Nieman Foundation at Harvard
HOME
          
LATEST STORY
If you’re poor in the UK you get less, worse news — especially online, new research suggests
ABOUT                    SUBSCRIBE
Sept. 11, 2018, 7:01 p.m.
Audience & Social

From “uncool uncle” to “fun” “best friend”: Why people are turning from Facebook to…other Facebook-owned things for news

Facebook: “Sociopath,” “bipolar,” “uncool uncle,” “midlife crisis.” WhatsApp: “Best friend,” “sociable,” “fun,” “honest.”

Multiple surveys bear this out, and it probably matches your own experience as well: Facebook is no longer growing as a platform for news. In the U.S., for instance, young people’s use of Facebook for news fell by 20 percentage points between 2017 and 2018. And Pew reported this week that the percentage of U.S. adults who ever get news from social media — or from Facebook specifically — was just about flat between last year and this year.

It’s not that people are using their devices less; rather, they’re increasingly getting news from messaging apps, as reiterated in a report released Tuesday by the Reuters Institute for the Study of Journalism. The report, conducted by Kantar Media, looks at the social media habits of users in the U.S., U.K., Brazil, and Germany; the entire sample was made up of people who said they got news from Facebook or messaging apps at least weekly. It’s designed to provide some color and qualitative information around the 2018 Digital News Report that the Reuters Institute released this summer, and to look more closely at the effects of Facebook’s January News Feed algorithm change on consumers (the research was conducted in February). “Why are consumers turning to new platforms to receive, comment upon, and share news?” the authors write. “Is there something about these platforms encouraging the change? This is ripe for exploration.”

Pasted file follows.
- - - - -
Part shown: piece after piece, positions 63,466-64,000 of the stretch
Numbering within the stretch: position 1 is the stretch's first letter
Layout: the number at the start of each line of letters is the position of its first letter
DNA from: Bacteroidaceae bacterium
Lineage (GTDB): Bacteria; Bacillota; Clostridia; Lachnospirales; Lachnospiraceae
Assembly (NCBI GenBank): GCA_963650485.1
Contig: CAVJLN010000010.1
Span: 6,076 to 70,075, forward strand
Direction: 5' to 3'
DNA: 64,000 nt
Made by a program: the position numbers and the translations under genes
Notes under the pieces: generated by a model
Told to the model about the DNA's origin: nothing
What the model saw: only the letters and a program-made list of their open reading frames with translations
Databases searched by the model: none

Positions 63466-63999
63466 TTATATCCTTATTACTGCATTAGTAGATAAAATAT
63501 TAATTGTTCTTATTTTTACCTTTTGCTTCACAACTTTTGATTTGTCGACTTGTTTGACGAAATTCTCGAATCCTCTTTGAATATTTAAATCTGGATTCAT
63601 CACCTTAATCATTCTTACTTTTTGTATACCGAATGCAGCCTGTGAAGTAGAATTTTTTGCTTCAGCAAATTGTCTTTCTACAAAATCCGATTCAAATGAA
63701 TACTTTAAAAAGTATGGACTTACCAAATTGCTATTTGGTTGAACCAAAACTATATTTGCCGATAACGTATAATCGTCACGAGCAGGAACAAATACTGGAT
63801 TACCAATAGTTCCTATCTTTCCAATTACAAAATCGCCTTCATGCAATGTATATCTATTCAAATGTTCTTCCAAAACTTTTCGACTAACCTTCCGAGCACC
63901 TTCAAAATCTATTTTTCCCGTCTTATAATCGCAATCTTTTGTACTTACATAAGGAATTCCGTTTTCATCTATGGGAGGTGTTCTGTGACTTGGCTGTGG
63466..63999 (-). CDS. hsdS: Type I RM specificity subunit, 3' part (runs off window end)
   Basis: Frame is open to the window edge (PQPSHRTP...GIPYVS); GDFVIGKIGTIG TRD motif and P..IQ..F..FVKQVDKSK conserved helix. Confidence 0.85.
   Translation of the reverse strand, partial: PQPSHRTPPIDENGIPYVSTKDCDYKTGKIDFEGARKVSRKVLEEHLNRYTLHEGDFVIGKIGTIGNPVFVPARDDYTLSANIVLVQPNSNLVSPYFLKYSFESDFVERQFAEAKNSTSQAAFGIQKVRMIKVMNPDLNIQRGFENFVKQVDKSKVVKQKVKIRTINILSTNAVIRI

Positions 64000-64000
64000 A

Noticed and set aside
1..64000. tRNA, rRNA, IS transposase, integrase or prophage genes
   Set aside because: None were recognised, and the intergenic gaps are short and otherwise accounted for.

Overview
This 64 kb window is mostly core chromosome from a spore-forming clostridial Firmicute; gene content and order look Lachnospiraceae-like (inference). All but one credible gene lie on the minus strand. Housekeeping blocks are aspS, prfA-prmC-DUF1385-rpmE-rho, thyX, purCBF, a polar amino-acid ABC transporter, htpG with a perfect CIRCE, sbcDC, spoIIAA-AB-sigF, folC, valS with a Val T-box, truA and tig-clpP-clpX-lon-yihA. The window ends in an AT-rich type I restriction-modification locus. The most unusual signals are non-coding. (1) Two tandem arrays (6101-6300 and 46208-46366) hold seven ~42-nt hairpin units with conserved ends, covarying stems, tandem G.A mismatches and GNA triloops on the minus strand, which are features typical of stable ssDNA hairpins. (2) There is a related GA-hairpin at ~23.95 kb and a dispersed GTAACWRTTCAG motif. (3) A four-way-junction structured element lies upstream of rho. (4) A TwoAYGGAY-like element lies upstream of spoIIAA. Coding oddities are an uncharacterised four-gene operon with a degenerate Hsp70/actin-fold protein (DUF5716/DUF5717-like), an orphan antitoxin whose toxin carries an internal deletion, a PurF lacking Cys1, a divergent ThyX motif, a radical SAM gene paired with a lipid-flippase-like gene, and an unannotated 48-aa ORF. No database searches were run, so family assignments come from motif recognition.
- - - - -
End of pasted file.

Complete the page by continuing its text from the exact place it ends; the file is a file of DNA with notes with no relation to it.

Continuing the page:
It’s clear from Kantar’s research that Facebook is still a “default platform for many users,” even if they feel conflicted about that default status. “It’s a guilty pleasure and I hate it but I love it,” one U.S. male (in the 20- to 29-year-old age bracket) said. It’s “an distraction for filling time” and a key way to keep in touch with people (or just idly snoop on/keep an eye on acquaintances). But how passionate can you feel about something you also see as a complete waste of time? “Facebook is getting more and more unattractive and impersonal for me and so I write or post less,” said one German woman between the ages of 20 and 29. “Only 10 percent of my friends on Facebook are really friends for me.”

If Facebook’s algorithm change was meant to bring people back together on the platform — to get news out of the way and make room for intimacy and “meaningful social interaction” — this research, at least, suggests that that hasn’t worked. “Reducing the news sources is not that useful, unlike ads,” a Brazilian man between the ages of 30 and 45 said. Maybe it was already too late: As Reuters’ earlier report showed, people have begun the transition to messaging apps to share news and discuss personal topics.

From this new study: